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Effective Advocacy

You can make a difference in cycling by participation in your local governmental public input process, or by serving on boards and commissions.

To do so you will need to know that the issues are, and what the public perception of cycling is, arguments that you are likely to encounter, and the methods to defeat them or advance them as the case may be.

The good news, is that these public input meetings are now required virtually everywhere in the US, and most places in Canada.  Public officials generally pay attention.

But don't expect to walk in at the last meeting and upset the apple cart with new ideas.  You have to get involved early, and have your facts collected so that you can prevail in the early discussions.  If done well, and with support from your cycling friends your ideas will then be adopted by the process.  Use these articles as your homework assignment.

Bicyclists and the Language of Marginalization  A telling analysis of the treatment afforded cyclists in today's transportation mix. Mighk Wilson's essay explains how and why cyclists are treated like social outcasts, minorities, and provides insight to ways to combat this phenomena. 

Bike Lanes vs Wide Outside Lanes Here at Bicycling Life we are not particularly fond of bike paths, especially those that parallel urban streets.  But did you know there are arguments both for and against Bike Lanes as well.   Wayne Pein's well reasoned punch list discusses the pros and cons of bike lanes versus simply making the curb lane wider and forgetting about the paint.

Advocating Wide Lanes  When you lobby for Wide Outside Lanes you have to be prepared to answer specific criticisms, and counter the claims made by Bike Path proponents and bike lane proponents as well.  This article gives a couple of insitefull points to consider.

What Cycling Needs  Tim Hall's well reasoned article on what cycling needs to be more mainstream and more accepted as a viable means of transportation in the U.S.  A year around commuter, Tim succinctly identifies the central problems curtailing the acceptance of cycling, the fear-mongering, the waste of infrastructure dollars, and the political hangers-on that impede the development of cycling.

Effective Advocacy for Bicycling  There are ways that cyclists can have influence beyond their numbers.  By far the most productive methods do require some time, perhaps some research, and some patience.  Getting involved with the low-level government processes that take place in almost every part of America allows the bicycling community to affect the outcome of future construction, funding, rule-making, and law enforcement.  This article explains the typical government meetings and processes by which most decisions are made.  Our aim is to provide you with a basic familiarity of the process, as well as the pitfalls, and thereby prepare you to participate in the public process.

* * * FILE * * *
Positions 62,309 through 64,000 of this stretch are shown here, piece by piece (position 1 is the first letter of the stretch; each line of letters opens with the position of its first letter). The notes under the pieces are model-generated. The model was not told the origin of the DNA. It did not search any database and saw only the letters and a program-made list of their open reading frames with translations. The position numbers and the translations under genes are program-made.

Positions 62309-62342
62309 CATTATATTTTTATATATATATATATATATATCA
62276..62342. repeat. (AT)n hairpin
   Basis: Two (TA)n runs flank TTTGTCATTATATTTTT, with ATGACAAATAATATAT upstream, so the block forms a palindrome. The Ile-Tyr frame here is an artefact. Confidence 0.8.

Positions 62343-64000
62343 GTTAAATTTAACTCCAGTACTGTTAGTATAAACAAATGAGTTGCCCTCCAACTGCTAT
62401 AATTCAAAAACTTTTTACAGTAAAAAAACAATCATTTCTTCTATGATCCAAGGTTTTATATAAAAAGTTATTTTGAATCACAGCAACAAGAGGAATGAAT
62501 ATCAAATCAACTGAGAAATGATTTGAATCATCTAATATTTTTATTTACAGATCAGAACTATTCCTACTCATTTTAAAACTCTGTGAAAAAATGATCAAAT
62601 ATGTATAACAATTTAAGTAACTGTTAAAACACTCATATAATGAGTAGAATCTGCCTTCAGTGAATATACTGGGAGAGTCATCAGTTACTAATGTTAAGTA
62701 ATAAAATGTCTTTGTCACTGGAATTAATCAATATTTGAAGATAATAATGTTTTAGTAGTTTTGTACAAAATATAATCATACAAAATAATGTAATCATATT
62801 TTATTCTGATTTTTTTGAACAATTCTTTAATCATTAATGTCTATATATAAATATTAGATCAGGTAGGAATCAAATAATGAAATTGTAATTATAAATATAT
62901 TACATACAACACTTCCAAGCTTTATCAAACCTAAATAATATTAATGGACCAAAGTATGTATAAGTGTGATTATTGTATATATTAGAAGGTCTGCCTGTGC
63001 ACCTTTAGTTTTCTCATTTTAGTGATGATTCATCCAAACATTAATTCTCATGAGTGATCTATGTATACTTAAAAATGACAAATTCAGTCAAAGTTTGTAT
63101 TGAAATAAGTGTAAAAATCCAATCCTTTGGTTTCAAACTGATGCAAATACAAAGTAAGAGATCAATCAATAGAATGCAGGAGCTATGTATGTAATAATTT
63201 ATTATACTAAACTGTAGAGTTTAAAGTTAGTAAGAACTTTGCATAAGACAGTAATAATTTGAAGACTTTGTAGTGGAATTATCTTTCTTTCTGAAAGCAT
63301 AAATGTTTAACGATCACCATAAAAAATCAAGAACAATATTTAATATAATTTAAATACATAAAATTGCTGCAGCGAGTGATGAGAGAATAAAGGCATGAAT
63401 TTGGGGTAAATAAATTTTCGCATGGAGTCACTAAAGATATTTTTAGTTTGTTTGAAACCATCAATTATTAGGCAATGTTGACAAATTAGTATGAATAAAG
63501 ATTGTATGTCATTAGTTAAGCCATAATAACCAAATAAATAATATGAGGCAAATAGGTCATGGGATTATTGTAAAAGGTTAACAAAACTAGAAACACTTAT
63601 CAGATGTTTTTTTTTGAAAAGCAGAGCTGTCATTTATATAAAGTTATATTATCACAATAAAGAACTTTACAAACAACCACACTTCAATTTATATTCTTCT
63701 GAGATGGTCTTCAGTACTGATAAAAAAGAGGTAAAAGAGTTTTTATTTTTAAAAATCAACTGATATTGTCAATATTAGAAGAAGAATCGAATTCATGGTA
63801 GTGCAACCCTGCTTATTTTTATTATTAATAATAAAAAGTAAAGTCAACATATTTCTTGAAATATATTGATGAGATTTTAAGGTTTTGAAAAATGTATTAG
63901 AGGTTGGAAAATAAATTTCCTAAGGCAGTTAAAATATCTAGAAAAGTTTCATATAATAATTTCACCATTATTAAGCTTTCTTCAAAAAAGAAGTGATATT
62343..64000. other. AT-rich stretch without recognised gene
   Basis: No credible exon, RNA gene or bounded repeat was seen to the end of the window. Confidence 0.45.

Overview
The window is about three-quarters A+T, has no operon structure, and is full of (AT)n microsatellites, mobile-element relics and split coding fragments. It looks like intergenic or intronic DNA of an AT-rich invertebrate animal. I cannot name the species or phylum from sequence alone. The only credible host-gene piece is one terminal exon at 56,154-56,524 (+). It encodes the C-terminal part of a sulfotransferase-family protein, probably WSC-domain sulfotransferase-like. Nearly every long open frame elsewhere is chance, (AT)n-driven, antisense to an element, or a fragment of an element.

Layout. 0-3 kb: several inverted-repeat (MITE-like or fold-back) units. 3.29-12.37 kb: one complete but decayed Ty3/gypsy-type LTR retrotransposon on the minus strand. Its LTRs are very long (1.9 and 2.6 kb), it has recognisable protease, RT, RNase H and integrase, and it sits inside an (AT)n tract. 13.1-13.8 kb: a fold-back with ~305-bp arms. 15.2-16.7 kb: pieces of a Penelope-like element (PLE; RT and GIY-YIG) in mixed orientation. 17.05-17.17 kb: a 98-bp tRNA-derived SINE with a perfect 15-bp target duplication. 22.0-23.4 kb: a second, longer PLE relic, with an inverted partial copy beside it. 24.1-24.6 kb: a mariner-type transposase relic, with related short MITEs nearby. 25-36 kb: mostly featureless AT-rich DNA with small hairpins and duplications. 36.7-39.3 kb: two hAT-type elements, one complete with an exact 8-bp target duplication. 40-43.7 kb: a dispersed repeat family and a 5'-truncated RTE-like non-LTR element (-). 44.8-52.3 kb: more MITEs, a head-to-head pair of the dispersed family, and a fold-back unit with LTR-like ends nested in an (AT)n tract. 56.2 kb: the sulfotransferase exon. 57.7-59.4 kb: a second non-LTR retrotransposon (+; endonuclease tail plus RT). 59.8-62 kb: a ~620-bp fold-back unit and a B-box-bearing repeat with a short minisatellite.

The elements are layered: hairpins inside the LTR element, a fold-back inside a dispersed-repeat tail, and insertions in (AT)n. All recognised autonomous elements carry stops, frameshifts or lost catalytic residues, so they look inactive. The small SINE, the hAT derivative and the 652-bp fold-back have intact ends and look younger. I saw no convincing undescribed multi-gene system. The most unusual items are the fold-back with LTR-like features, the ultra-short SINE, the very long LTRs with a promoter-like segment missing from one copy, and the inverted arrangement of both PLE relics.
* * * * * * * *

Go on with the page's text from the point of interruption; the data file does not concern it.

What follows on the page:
Companion Article: Tactics to Watch Out For, Some common ploys used at public meetings by various people for various purposes. Some of these are very common when dealing with Bicycling issues.

Nudging the Bureaucracy Involvement at the local level often starts with working against misconceptions and fearful prejudices. Merely showing up sets an example, and showing up on a bike sets a fine example. Here is one such example of participation in a local setting which can have the effect of nudging the bureaucracy into better accommodation of cyclists.

Projects for Cycling There are ways you can get involved in small ways that may make a big impact.  None of the projects we recommend are going to take over your life, or even get you off your bike.  They are low-budget projects which do not require massive amounts of time and effort.  Great projects for your club, or just as an individual.

The Roads We Have  Instead of building a network of bike paths at exorbitant expense, this article makes the case that the existing road system is the best place for bikes.  When lobbying for improvements to your cycling environment, consider the fact that you may already have the best of bicycling facilities, right there at the end of your driveway. 

The Right to Travel by Human Power  Is there any "right" to travel by bicycle on the public roads?  Steve Goodridge surveys some case law regarding a "human right" as old as roads themselves.

Bicycling Myths  Quite often in public forums you will find a great deal of misconception bandied about by seemingly knowledgeable people.  You will encounter these common "Bicycling Myths" in many public meetings.  Be prepared with the counter arguments. 

Bringing Home the Bacon Analytical Reasoning 101.  Choosing the right tool for the job is the first step to getting positive results.  Often just framing the question in the appropriate terms starts one on the road to a solution.

Police on Bikes?  Many Police departments around the country are turning to bicycles to get the job done.  It's not just a bunch of "Pacific Blue" copycats.  Cities and towns across the US, Canada are learning from the British Bicycle Bobbies and putting officers on the street on bicycles.  These bike patrols have proved popular with citizens and effective in action, with arrest records higher than motorized units.  A criminal may think about just driving away from a bike cop, but as one Juneau Alaska bicycle officer said "Nobody outruns Motorola". 




Links to Advocacy Sites



Bikes Belong


How to Encourage Cycling

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